FIG. 10 shows the blockage about halfway through its travel in the system 28. The real-time Present samples are invalid. The paired Future samples are also invalid as they are inserted into the input 60 of the buffer 30. However, advantageously, the OR switch 64 has good delayed-Present samples available from the output 62 of the buffer 30, and the radio continues producing audio even though the incoming signal has been completely blocked for an extended period. The sample buffer length discussed for this example embodiment can produce audio for blockages for as long as a full minute, as might be encountered at a stoplight or while driving through a tunnel.
FIG. 11 shows the blockage after it has passed, and good samples are again being received. The bad Future samples resulting from the blockage have passed about midway through the buffer 30. Radio audio is still being produced, since the OR switch 64 has good Present samples available from real-time reception.
FIG. 12 shows the status of the post-receiver system 28 as the blockage samples in the buffer 30 exit the buffer 30 about a minute after the blockage occurred.
FIG. 13 illustrates an example implementation of another embodiment of the communication system 10 of the present invention. To reduce the size of the buffer 30 of the post-receiver system 28 and to reduce the communication link bit rate, the example embodiment shown in FIG. 11 incorporates the following three features by affecting the format of the "Future" samples transmitted: (1) Transmitting only monophonic audio to reduce the bit rate (and buffer storage size) by a factor of two; (2) Reducing the amplitude resolution of the Future samples from the nominal 16 bit resolution, with 8 bit amplitude resolution as a practical lower limit (a factor of two less in bit rate and storage), and 12 bit resolution as an intermediate choice (3/4 the amount of transmitted data); and (3) Reducing the sampling period of Future samples by a factor of two (22 ksps) or 4 (11 ksps). Other values for the aforementioned reductions are possible and can be selected according to desired requirements.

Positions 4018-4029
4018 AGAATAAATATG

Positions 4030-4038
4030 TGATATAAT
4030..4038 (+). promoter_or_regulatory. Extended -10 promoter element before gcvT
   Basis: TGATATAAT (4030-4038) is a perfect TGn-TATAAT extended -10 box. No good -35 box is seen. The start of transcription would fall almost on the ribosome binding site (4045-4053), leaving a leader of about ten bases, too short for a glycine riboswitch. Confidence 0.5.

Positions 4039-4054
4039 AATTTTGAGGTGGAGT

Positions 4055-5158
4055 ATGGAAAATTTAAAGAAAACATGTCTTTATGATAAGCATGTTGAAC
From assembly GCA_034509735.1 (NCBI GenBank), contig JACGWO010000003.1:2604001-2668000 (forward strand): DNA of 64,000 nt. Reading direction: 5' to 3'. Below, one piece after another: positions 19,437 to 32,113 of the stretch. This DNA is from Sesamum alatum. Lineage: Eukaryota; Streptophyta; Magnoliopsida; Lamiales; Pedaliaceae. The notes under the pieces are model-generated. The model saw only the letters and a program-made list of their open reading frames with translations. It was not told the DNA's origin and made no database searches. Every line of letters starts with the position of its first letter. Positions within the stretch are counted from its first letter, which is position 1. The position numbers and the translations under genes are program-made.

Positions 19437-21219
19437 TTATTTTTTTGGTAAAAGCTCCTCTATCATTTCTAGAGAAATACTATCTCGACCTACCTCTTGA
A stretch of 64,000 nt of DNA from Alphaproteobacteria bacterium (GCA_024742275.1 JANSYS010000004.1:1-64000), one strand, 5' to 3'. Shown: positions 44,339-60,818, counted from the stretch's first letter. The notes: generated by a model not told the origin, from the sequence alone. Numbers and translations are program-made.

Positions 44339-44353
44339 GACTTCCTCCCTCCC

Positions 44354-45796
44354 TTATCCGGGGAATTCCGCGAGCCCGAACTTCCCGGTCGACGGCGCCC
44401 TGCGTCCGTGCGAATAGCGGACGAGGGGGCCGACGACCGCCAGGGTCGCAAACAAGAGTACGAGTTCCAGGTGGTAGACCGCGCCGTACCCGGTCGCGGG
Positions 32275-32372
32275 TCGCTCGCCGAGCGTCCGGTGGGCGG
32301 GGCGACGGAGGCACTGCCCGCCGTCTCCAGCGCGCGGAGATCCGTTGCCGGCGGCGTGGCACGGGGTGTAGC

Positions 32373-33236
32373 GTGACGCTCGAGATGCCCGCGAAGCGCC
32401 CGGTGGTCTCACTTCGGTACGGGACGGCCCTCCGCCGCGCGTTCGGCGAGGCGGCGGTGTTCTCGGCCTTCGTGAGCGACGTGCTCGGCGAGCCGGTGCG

In the system of FIG. 13, the Future samples are monophonic, 8 bits in amplitude resolution, and at an 11 ksps sampling rate (1/4 of the nominal 44 ksps rate). The Future samples from the buffer 14 of the pre-transmitter system 12 are converted to monophonic (add the stereo signals, and divide by two), truncated to 8 bits (drop the high order, least significant byte), and reduced to one sample per every four of the nominal 44 ksps sample rate. The latter could be implemented by, for example, trapping the maxima/minima within alternating four sample sections. The resulting single byte is combined with the transmitted nominal 16 bit, 44 ksps stereo bit stream. The effective increase in bit rate is about 6% (17/16 bytes per Frame). As a result, advantageously, the user radio memory requirement is drastically reduced, by a factor of 16.
If the Future sample data is used by the OR switch 64 of the post-receiver system 28 during a blockage period, the delayed-Present data from the buffer 30 is converted to emulate the standard 16 bit, stereo 44 ksps audio data stream. The 8 bit data (byte) is used for both the right and left stereo channel, and a null (all 0) least significant byte is added to make 16 bit samples. The same samples could be replicated four times to get 44 ksps from the 11 ksps, or an "oversampling" algorithm, such as interpolation, could be applied for more sophistication.